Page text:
A set of new referrals comes across your desk: two children in the same family. Twins! Wow, you think…twice the paperwork, twice the visits, twice the fun. The funny thing is that you probably wouldn’t have balked if you’d just gotten two referrals about children from different families. Why is it that multiples in the same family, whether they are twins, triplets, or siblings, seem like so much more work?
Supporting Families of Multiples – How Do You Do It?
You might be thinking: the intake could take twice as long, the assessment at least an extra hour, and then intervention visits – will there be a really long visit to address IFSP outcomes for both children, or separate visits for each child? When you look at EI this way, it can seem overwhelming. Or, maybe there’s another way to think about it? Let’s look at a few strategies for managing the EI process with families of multiples.
Offer choices – This goes for intake, assessments, IFSP meetings, and intervention visits. The family might want to focus on each child separately, or mimic real life and manage EI activities together. The benefit of one visit for both children to complete the intake, assessment or IFSP meeting could be that you only have to explain paperwork and processes once. The challenge might be with having to keep track of screening/assessment/intervention activities and completing paperwork for multiple children in one sitting.
Get organized and prepare BEFORE the visit – This is the secret to success with multiples. Clip each child’s paperwork together or keep it in separate working folders of different colors for your visit. Complete as much of the paperwork before the visit as you can by filling in dates, demographics, history, your signatures, etc. Make it easy to move through the paperwork with everything well-labeled and organized.
Take your time during service coordination visits – Avoid rushing the parent through duplicate paperwork. Ask if you need to explain something again. If it’s overwhelming for you, imagine how the parent might feel with learning a new system for more than one child.
Think about each child as an individual… – Develop unique IFSP outcomes for each child; you should not be able to substitute each child’s name in the same outcome (if you can, it’s not individualized). When determining services and frequency, focus on recommendations to address each child’s unique outcomes. It’s hard not to mesh the children together, but each has his or her own strengths and needs.
…And then think about the family as a unit – The reality is, with siblings or twins, their experiences are closely linked with each other. Families don’t function child by child; they function as a system where what any one member needs or does affects the others. Once you have the outcomes written for each child, and the team has discussed service options, think again about how to implement those services with the whole family in mind. This is where creativity can come in and when family input is so crucial.
Intervention Visits – How Often? How Long? On Whom Do You Focus?
Mapping out services is important for any child and family, but it can be a little more complicated for families of multiples. When the team collaborates and keeps the family at its center, intervention can go smoothly for everyone. Consider these key questions as you plan for EI services:
How Often? How Long? – If two (or more) children will receive services from the same discipline/provider, then maybe that provider could see both children during a single visit, if that works for the family. For example, if the visit is 90 min long, then each twin’s IFSP would list 45 min as the service intensity. As another example, if siblings receive different services 1x/week, then there could be more than one visit with the family each week, or providers could co-treat. Whatever frequency and intensity works, it’s important to be sure that each child’s outcomes are being addressed.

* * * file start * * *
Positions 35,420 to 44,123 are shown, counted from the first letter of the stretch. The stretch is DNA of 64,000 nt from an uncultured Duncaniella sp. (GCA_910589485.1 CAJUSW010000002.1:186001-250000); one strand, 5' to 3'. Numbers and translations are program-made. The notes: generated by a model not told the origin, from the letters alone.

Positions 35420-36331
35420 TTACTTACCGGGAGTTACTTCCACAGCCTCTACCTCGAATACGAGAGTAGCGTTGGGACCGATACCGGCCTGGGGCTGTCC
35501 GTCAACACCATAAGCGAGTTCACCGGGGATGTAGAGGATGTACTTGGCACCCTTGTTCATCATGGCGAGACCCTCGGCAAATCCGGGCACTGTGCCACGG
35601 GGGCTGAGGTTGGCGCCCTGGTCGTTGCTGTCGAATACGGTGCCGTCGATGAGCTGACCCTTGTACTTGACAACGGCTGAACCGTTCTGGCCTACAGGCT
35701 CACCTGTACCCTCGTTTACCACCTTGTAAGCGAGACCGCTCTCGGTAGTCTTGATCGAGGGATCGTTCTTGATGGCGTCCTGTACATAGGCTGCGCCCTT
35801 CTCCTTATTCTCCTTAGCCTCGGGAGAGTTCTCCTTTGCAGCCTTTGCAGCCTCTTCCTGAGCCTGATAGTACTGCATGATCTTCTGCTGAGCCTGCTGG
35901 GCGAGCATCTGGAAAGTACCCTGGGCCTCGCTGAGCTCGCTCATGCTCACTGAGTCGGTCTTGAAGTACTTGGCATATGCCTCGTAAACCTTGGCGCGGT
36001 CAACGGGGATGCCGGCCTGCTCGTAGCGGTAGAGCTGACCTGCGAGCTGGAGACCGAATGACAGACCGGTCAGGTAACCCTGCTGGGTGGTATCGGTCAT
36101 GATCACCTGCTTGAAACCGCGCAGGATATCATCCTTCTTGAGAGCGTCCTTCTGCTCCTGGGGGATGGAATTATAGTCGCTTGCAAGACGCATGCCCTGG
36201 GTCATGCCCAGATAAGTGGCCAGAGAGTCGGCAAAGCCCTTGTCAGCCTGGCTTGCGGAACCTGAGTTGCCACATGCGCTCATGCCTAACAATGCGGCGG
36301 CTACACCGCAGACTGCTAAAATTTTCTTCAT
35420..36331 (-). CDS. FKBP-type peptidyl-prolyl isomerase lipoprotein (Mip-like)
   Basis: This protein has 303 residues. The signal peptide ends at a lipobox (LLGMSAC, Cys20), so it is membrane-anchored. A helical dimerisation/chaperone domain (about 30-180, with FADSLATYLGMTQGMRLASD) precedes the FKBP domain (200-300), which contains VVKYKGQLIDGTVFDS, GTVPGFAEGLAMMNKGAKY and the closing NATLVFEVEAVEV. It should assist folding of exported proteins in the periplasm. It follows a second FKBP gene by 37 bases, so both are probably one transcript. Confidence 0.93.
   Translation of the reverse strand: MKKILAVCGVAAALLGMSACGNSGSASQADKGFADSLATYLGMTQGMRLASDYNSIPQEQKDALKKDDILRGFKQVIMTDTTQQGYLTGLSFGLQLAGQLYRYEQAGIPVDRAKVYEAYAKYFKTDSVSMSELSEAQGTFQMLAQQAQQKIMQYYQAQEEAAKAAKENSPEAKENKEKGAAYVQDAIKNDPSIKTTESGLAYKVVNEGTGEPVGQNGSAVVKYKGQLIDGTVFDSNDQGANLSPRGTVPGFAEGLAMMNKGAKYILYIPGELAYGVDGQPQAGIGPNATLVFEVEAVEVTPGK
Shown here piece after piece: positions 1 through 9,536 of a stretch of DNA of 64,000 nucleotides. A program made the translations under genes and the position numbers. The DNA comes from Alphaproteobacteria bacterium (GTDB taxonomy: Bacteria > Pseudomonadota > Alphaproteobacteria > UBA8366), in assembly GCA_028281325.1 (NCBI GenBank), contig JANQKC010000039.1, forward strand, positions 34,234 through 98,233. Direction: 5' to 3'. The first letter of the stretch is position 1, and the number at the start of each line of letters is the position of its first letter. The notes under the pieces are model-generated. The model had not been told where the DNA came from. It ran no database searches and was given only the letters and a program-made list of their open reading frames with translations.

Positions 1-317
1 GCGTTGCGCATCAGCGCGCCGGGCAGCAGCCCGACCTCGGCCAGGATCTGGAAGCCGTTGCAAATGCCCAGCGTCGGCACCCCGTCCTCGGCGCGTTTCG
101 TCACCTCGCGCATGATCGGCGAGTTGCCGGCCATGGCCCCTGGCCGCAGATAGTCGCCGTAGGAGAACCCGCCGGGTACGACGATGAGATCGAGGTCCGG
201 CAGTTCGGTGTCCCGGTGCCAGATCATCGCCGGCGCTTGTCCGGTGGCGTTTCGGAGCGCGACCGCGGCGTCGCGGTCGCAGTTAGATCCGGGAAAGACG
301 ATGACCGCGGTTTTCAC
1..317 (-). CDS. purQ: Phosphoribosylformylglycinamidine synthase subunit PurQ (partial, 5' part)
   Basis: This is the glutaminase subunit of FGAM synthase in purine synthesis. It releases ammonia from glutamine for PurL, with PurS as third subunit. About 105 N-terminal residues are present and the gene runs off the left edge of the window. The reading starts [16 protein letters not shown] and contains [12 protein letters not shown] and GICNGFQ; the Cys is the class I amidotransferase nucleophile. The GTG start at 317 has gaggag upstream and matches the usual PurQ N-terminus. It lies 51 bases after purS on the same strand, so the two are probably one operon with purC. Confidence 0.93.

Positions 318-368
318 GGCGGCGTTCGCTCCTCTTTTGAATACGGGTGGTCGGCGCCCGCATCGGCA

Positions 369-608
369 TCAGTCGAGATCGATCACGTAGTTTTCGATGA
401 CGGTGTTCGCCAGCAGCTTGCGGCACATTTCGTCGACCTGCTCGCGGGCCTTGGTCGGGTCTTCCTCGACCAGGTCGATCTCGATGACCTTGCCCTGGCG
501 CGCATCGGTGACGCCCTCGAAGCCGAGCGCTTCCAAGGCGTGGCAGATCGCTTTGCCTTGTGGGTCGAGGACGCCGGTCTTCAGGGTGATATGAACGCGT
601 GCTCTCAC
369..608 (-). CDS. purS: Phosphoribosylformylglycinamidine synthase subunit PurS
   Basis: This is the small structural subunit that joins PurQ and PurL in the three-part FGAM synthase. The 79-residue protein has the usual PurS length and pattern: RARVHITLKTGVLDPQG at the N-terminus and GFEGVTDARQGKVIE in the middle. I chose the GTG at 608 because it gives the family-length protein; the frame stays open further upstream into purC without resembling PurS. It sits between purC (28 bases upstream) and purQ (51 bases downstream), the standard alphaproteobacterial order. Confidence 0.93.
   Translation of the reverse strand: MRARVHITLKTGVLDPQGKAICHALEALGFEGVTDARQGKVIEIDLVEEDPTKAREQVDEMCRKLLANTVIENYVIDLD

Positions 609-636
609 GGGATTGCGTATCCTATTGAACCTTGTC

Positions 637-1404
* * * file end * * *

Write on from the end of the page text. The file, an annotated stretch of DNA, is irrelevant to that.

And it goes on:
On Whom Do You Focus During the Visit? – Each child should receive his or her service at the frequency and intensity listed on the IFSP. However, this does not necessarily mean that the first half of the visit focuses on one child and the last half focuses on the other. It also does not mean that one twin’s visit must exclude the other to avoid confusion. Everyday routines and activities, which are the context of intervention, don’t work that way! The skillful service provider must be aware of each child’s outcomes and find ways to help the parent integrate and address them for both children during family activities. Sure, the provider and the parent might focus on one child for a little while, then switch to the other, but the provider must keep in mind that most likely, daily routines include both children much of the time. Whenever possible, observe both children with the parent in the routine or activity, help the parent think about how to address their development (e.g., prompting one child to ask for the ball while the other practices stooping to pick the ball up), and weave strategies into the routine that support them both. The focus of the visit really should be on helping the parent with both children!
Final tip: Write it down! – Especially with multiples, write the routine and strategies down to make it easier for the parent to remember the joint plan. Revisit the plan at the next visit and build from there!
If you can show the family how to support both children’s development in the context of what they naturally do everyday, then intervention will hopefully be easier and more meaningful for everyone.
Share an example of how you’ve collaborated with a family of multiples or siblings receiving EI. What did you do? How often did you visit the family? What worked well and where did you struggle?